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Putin: Oil Pact With OPEC Can Be Extended to End of 2018
Putin: Oil Pact With OPEC Can Be Extended to End of 2018

Putin: Oil Pact With OPEC Can Be Extended to End of 2018

Putin: Oil Pact With OPEC Can Be Extended to End of 2018

Russian President Vladimir Putin said Moscow is open to extending a deal with OPEC to curb oil supplies to the end of 2018, though he will wait to make a decision near the expiry of the current pact in March.
The comments are the strongest signal yet that Kremlin is willing to redouble efforts to lift global energy prices, coming as Putin prepares to welcome King Salman bin Abdulaziz of Saudi Arabia to Russia for the first time this week.
Energy Minister Alexander Novak last month signaled his country's willingness to prolong the cuts if needed, while stressing that the commitment was not open-ended, Bloomberg reported.
“Based on the realities in March 2018, we will make our decision, but I do not rule out that we may extend” the agreement, Putin said at the Russian Energy Week conference in Moscow on Wednesday. “If we speak about a possible extension, then of course, it should be at least until the end of 2018.”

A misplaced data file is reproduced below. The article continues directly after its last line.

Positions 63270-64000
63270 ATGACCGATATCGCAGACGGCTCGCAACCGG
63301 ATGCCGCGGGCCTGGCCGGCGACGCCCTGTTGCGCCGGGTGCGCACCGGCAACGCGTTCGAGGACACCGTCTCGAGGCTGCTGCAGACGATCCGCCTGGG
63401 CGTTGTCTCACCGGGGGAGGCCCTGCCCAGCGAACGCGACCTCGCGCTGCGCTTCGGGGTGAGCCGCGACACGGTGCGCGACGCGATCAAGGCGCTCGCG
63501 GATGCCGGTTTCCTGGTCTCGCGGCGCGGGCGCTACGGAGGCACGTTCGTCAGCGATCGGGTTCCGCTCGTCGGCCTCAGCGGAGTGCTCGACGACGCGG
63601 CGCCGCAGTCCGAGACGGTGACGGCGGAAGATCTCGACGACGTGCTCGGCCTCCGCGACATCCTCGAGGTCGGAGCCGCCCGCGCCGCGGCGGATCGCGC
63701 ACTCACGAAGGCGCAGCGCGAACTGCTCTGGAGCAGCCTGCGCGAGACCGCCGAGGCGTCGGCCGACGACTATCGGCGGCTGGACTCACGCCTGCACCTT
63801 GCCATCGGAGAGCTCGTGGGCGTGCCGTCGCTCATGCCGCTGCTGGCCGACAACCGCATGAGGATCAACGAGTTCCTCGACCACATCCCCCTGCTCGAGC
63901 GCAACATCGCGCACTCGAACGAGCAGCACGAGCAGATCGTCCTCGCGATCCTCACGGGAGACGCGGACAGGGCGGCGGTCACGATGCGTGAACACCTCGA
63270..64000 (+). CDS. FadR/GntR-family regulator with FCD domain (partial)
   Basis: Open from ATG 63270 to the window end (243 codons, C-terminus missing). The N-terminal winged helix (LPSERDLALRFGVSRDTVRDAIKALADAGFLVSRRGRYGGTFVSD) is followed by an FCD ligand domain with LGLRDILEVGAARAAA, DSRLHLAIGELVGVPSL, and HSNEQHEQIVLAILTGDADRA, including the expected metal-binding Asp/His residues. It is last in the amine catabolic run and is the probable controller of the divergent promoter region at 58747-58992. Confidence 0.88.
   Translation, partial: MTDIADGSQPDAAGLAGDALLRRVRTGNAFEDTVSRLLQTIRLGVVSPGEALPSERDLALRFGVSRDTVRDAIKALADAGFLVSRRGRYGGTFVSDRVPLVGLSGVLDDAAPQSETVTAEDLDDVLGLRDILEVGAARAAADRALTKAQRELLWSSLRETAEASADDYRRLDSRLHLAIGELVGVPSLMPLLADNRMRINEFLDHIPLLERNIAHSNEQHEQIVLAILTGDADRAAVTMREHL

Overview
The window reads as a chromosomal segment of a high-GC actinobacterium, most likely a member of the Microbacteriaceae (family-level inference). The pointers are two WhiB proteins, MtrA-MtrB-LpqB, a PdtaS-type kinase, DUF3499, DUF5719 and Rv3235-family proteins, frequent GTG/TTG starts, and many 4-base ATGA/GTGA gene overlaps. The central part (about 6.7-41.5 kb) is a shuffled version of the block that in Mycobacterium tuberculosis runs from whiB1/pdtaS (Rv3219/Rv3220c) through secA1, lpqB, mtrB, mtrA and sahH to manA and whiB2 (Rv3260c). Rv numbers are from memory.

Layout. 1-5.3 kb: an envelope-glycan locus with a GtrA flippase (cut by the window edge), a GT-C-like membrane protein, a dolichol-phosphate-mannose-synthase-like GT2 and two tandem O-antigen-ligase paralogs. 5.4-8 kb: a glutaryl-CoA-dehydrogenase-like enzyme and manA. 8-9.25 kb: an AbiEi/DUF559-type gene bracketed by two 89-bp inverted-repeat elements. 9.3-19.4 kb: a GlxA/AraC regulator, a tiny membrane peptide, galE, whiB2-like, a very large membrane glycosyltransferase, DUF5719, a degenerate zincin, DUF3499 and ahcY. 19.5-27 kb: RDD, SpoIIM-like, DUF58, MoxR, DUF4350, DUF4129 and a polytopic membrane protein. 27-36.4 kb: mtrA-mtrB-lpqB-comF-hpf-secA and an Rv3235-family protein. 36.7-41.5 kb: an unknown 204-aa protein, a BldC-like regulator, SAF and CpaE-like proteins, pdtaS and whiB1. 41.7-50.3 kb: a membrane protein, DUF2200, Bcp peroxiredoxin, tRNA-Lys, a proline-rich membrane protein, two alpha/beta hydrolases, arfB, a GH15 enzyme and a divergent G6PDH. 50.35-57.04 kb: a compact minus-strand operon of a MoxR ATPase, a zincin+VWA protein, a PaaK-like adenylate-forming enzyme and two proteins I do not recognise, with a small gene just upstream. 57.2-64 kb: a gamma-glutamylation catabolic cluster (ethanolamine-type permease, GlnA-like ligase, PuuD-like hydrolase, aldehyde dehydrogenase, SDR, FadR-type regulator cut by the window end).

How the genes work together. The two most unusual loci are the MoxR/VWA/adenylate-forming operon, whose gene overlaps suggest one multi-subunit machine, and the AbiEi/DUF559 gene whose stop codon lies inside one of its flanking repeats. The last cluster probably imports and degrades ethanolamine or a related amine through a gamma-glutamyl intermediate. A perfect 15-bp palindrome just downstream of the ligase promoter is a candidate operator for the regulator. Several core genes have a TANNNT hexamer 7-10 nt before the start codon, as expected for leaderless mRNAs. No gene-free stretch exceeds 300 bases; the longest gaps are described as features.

Brent crude pared losses to reach an intraday high of $55.89 a barrel following Putin’s comments. The international benchmark was down 0.4% at $55.78.
Russia, which relies on energy for more than a third of its budget revenue, reached a historic accord last year with the Organization of Petroleum Exporting Countries to cut production, hoping to eliminate a global oversupply.
While the nation’s economic growth accelerated to the fastest pace in almost five years in the second quarter amid recovery in crude prices, the supply glut has taken longer than expected to clear. Growing US shale output means the market could return to surplus again next year if the producers were to reverse their curbs.
Russia’s budget revenue from oil and gas taxes, which earlier this year recovered to 2015 levels, fell again by July on crude-price fluctuations and a stronger ruble. While oil prices have since returned to a bull market, risks remain and crude could fall as low as $40 a barrel next year, according to the nation’s central bank.
OPEC and its allies have already discussed prolonging their deal well into the second half of 2018, people familiar with the matter said last month. The group’s own forecasts show that even with demand for its oil likely to increase next year, reversing the cuts could potentially tip the market back into surplus.

 

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